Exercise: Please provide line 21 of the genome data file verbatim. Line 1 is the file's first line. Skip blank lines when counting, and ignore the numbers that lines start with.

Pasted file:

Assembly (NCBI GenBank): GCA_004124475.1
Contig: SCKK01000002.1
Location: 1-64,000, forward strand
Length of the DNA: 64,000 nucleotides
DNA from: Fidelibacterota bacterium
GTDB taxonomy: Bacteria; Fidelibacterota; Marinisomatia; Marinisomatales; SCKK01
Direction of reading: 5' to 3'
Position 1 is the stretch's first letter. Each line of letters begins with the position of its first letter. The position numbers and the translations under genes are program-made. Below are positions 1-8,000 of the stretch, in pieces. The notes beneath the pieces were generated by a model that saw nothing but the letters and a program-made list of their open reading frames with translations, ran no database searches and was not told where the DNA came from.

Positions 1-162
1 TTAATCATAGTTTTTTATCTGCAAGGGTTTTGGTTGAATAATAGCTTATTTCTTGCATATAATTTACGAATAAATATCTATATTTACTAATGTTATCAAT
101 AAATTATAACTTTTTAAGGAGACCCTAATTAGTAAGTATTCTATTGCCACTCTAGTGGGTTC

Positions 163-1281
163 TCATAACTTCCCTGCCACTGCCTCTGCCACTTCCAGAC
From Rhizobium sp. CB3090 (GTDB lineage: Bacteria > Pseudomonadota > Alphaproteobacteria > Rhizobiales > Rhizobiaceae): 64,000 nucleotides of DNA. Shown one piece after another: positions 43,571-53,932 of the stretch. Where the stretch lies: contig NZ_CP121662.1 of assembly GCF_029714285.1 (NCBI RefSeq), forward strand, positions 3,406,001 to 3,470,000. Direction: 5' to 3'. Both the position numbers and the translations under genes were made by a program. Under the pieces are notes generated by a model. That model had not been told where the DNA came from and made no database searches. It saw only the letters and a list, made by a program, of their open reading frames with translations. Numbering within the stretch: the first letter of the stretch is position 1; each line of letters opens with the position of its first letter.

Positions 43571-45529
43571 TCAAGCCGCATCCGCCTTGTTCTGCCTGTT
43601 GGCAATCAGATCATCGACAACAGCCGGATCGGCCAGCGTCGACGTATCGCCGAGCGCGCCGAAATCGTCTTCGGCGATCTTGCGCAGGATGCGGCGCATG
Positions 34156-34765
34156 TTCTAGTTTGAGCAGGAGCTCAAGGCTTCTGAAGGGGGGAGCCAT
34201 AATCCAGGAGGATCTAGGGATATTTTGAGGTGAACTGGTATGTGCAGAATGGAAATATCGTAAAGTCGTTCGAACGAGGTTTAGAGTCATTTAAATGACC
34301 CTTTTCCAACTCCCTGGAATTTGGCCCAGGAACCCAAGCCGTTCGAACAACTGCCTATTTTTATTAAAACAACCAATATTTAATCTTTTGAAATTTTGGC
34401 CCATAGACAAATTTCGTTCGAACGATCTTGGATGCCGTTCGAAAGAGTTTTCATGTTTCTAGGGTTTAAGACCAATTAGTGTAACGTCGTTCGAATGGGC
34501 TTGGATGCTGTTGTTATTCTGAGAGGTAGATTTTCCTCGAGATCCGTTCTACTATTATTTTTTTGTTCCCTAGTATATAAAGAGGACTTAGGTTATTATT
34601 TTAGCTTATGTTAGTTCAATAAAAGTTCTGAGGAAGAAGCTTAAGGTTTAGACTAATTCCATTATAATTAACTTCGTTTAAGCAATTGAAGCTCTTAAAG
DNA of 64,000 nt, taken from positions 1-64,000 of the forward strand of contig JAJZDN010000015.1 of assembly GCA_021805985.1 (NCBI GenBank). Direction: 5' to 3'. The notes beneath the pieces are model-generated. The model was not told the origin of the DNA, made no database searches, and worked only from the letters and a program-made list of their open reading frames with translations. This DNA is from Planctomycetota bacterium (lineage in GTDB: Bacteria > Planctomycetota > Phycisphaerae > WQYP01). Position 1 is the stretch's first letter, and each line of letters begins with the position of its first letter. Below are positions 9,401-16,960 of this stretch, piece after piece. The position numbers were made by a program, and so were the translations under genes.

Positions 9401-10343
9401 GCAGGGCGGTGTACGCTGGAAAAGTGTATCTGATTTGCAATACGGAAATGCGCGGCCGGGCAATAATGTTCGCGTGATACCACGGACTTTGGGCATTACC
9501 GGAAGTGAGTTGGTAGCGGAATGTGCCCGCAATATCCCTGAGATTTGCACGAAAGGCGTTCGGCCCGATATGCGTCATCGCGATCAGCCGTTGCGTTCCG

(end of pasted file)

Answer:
34301 CTTTTCCAACTCCCTGGAATTTGGCCCAGGAACCCAAGCCGTTCGAACAACTGCCTATTTTTATTAAAACAACCAATATTTAATCTTTTGAAATTTTGGC